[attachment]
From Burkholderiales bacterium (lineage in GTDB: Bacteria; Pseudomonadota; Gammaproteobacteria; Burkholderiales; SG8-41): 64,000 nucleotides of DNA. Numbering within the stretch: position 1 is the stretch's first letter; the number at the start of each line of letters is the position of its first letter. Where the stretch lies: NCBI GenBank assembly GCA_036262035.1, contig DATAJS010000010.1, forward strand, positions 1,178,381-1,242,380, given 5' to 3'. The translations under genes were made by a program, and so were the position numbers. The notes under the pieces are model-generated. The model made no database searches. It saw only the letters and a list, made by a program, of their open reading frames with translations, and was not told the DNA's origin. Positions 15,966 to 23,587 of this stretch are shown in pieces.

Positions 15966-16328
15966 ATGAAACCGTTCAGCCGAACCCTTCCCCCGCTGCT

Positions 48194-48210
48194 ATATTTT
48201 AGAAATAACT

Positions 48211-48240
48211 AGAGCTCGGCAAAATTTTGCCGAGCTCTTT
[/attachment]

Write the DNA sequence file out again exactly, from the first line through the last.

From Burkholderiales bacterium (lineage in GTDB: Bacteria; Pseudomonadota; Gammaproteobacteria; Burkholderiales; SG8-41): 64,000 nucleotides of DNA. Numbering within the stretch: position 1 is the stretch's first letter; the number at the start of each line of letters is the position of its first letter. Where the stretch lies: NCBI GenBank assembly GCA_036262035.1, contig DATAJS010000010.1, forward strand, positions 1,178,381-1,242,380, given 5' to 3'. The translations under genes were made by a program, and so were the position numbers. The notes under the pieces are model-generated. The model made no database searches. It saw only the letters and a list, made by a program, of their open reading frames with translations, and was not told the DNA's origin. Positions 15,966 to 23,587 of this stretch are shown in pieces.

Positions 15966-16328
15966 ATGAAACCGTTCAGCCGAACCCTTCCCCCGCTGCT

Positions 48194-48210
48194 ATATTTT
48201 AGAAATAACT

Positions 48211-48240
48211 AGAGCTCGGCAAAATTTTGCCGAGCTCTTT